• Fundoscopy: Examination of fundi may detect hypertensive retinopathy; however, if the patient attends an optometrist for regular eye checks, most optometrists perform retinal photography as part of the routine screening, making fundoscopy in these patients less clinically useful​[6,11]​
  • 12-lead electrocardiogram: This is useful for detecting left ventricular hypertrophy, previous myocardiaI infarction or atrial fibrillation​[5]​. For more information on the basic principles of the electrocardiogram and how to recognise common abnormalities, see ‘Interpretation of electrocardiograms’.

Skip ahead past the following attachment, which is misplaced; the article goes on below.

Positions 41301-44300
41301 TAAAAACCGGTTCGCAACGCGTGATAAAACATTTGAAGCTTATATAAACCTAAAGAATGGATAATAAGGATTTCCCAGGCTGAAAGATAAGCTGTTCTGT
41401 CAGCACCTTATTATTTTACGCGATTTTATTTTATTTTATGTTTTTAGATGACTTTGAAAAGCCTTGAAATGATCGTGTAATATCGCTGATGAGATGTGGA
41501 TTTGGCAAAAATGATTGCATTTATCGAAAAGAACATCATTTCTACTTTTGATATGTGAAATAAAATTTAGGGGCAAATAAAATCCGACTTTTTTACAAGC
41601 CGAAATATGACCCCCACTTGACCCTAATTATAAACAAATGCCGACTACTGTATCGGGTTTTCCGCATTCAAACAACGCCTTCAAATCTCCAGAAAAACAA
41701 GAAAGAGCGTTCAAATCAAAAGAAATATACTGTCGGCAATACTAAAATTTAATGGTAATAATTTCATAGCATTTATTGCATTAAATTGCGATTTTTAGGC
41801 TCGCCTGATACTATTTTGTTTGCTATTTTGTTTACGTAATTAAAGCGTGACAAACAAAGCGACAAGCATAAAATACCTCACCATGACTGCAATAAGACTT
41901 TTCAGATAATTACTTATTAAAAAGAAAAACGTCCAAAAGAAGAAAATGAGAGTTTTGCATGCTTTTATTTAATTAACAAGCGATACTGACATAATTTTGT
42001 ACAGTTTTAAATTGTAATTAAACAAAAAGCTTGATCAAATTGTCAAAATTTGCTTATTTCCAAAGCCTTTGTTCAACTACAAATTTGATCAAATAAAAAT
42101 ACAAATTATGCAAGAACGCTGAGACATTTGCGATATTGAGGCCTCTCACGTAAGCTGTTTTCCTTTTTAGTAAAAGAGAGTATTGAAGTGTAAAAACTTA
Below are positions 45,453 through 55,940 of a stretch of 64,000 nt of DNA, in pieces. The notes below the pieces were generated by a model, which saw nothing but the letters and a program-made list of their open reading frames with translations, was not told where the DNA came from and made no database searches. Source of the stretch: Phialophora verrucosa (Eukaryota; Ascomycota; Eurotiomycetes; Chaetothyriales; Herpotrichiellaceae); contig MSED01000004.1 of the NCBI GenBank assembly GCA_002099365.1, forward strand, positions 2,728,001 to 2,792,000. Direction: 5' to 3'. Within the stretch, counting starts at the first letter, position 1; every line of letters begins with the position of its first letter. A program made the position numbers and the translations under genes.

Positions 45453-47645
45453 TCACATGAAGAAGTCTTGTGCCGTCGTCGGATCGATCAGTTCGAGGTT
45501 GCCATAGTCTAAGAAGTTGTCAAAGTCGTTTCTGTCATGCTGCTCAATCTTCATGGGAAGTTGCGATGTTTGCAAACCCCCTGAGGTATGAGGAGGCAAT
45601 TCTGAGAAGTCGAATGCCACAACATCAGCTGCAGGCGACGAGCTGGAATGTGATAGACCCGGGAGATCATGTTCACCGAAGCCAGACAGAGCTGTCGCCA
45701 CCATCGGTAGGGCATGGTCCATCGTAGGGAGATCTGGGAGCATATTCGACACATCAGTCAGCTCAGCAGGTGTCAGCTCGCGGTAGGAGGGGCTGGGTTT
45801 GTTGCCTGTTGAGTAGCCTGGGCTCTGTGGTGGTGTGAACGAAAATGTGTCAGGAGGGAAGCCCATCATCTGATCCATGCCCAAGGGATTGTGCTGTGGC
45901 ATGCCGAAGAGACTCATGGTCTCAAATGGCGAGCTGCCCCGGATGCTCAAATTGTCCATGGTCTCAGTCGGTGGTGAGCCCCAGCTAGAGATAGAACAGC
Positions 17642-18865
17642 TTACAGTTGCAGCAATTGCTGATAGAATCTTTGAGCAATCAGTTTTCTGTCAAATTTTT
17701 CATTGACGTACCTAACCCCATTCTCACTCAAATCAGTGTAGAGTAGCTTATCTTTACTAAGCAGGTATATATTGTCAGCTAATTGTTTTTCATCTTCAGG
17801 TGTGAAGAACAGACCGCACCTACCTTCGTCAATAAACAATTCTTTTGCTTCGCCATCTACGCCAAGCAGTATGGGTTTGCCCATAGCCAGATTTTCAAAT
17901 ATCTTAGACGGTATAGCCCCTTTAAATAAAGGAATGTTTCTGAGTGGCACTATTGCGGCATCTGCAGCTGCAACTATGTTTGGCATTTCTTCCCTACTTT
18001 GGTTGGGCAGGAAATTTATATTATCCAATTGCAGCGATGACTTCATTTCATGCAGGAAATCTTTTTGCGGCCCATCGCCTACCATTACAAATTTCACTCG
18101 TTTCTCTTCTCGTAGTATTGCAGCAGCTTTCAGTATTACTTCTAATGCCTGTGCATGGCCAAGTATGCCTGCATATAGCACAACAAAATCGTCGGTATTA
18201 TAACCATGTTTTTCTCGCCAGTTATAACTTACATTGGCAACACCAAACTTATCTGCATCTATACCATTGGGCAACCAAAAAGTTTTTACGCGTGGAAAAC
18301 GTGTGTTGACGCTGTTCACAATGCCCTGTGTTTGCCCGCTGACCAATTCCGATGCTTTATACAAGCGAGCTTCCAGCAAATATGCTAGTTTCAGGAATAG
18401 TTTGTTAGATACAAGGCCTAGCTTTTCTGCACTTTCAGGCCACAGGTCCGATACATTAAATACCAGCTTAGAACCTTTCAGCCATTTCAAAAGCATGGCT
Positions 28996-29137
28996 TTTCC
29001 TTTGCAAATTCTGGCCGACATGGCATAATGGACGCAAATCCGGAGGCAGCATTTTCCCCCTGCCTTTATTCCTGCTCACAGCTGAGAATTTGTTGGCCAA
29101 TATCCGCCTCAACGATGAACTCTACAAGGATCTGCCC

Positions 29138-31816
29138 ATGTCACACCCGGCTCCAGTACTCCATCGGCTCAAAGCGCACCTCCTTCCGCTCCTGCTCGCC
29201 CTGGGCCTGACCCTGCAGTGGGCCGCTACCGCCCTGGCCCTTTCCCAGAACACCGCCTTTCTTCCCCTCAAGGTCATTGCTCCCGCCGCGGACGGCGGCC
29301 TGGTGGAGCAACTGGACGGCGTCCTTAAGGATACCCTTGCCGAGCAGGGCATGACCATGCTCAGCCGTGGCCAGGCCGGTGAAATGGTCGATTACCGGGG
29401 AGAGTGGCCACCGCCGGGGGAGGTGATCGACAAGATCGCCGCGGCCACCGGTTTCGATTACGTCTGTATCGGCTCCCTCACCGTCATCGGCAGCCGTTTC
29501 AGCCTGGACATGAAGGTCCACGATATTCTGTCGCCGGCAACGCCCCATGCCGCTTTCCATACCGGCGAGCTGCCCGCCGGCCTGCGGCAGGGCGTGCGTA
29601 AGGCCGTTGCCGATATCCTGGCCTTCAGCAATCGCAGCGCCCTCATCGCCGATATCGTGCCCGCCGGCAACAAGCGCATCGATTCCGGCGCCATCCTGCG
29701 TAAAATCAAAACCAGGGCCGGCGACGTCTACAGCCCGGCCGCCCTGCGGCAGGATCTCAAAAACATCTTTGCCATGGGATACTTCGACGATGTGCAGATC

Pharmacists should also ensure that a sitting and standing check of BP is completed in the following patients: 

  • Those with type 2 diabetes mellitus; 
  • Those with symptoms of postural hypotension (e.g. falls or postural dizziness);
  • Those aged 80 years and over​[6]​.

When to start treatment for hypertension 

NICE guidelines provide clinicians with a useful decision aid to support discussions with patients regarding when is the most appropriate time to commence pharmacotherapy​[6]​. Decisions to commence pharmacotherapy must be patient-centred and aligned to the key principles of medicines optimisation​[12]​. All patients should be able to understand the risks and benefits associated with the treatment recommendations offered to them, allowing them to make an informed decision about ongoing management.